Millions in Niger are facing hunger, but the UN now says Chad is also experiencing a food crisis. This is looking like a regional famine, and there aren’t enough resources to go around.
Relief efforts for two million people facing food shortages in Chad are suffering because donors are concentrating aid on neighbouring Niger, a United Nations agency warned on Tuesday.
Niger is seen at the centre of a looming food crisis in the Sahel, the strip of land stretching across the south of the Sahara where some 10 million people are facing hunger in coming months because of poor rains last year.
But the U.N.’s Food and Agriculture Organisation (FAO) sounded an alarm that Chad, which along with its neighbour is one of the world’s poorest nations, was being overlooked.
Some aid agencies (French) are also starting to talk of a Sahelian famine that affects Mauritania and Mali as well as Chad and Niger.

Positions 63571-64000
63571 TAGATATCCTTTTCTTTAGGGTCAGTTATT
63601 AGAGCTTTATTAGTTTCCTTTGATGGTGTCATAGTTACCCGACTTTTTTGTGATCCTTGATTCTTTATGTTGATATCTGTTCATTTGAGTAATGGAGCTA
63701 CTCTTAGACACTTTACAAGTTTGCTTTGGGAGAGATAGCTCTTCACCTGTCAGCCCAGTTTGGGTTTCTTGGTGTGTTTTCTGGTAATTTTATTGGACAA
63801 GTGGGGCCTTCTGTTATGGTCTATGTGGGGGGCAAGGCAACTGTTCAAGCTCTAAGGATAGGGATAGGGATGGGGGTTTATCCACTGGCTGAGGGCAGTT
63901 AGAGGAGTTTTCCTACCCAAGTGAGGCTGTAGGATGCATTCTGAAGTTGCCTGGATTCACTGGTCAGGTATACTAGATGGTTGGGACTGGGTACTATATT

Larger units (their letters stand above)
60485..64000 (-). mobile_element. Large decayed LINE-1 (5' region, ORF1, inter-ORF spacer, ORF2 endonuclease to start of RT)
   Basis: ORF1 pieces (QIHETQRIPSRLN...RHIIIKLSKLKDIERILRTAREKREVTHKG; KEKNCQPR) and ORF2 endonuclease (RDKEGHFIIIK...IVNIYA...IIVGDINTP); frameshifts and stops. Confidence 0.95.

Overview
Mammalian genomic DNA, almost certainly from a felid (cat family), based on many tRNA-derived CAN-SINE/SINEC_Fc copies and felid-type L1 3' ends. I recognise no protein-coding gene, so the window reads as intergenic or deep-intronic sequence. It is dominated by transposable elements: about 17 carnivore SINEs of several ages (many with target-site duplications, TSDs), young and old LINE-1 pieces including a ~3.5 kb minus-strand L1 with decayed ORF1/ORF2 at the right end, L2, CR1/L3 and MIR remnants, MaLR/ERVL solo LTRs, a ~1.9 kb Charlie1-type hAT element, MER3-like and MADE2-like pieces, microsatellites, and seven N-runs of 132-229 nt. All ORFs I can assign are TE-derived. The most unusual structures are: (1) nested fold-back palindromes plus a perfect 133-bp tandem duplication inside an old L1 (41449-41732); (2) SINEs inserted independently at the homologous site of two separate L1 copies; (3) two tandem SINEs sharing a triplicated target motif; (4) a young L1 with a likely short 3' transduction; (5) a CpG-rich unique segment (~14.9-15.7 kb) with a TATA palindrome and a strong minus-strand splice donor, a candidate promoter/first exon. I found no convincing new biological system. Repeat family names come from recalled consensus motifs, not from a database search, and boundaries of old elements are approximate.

Devastating floods swept through West Africa in 2009, killing more than 100 people and displacing hundreds of thousands more in 16 countries.
As this year’s rainy season draws closer, efforts are being stepped up to prepare for the worst. The International Federation of the Red Cross is leading the preparation effort.
A Red Cross’ spokesman, Moustapha Diallo, attended flood preparation talks earlier this month in Praia, the capital of Cape Verde.
Famines have occurred periodically in the Sahel for decades, but in recent years crises have occurred frequently. Climate change and desertification are taking a toll on people and agriculture. That in turn puts pressure on Sahelian governments, some of which have other huge political problems, such as rebellions in Chad or last year’s referendum debacle in Niger. A spirit of generosity exists in the region, and governments have often helped each other in times of need, but when everyone is suffering no one is in a position to give much help.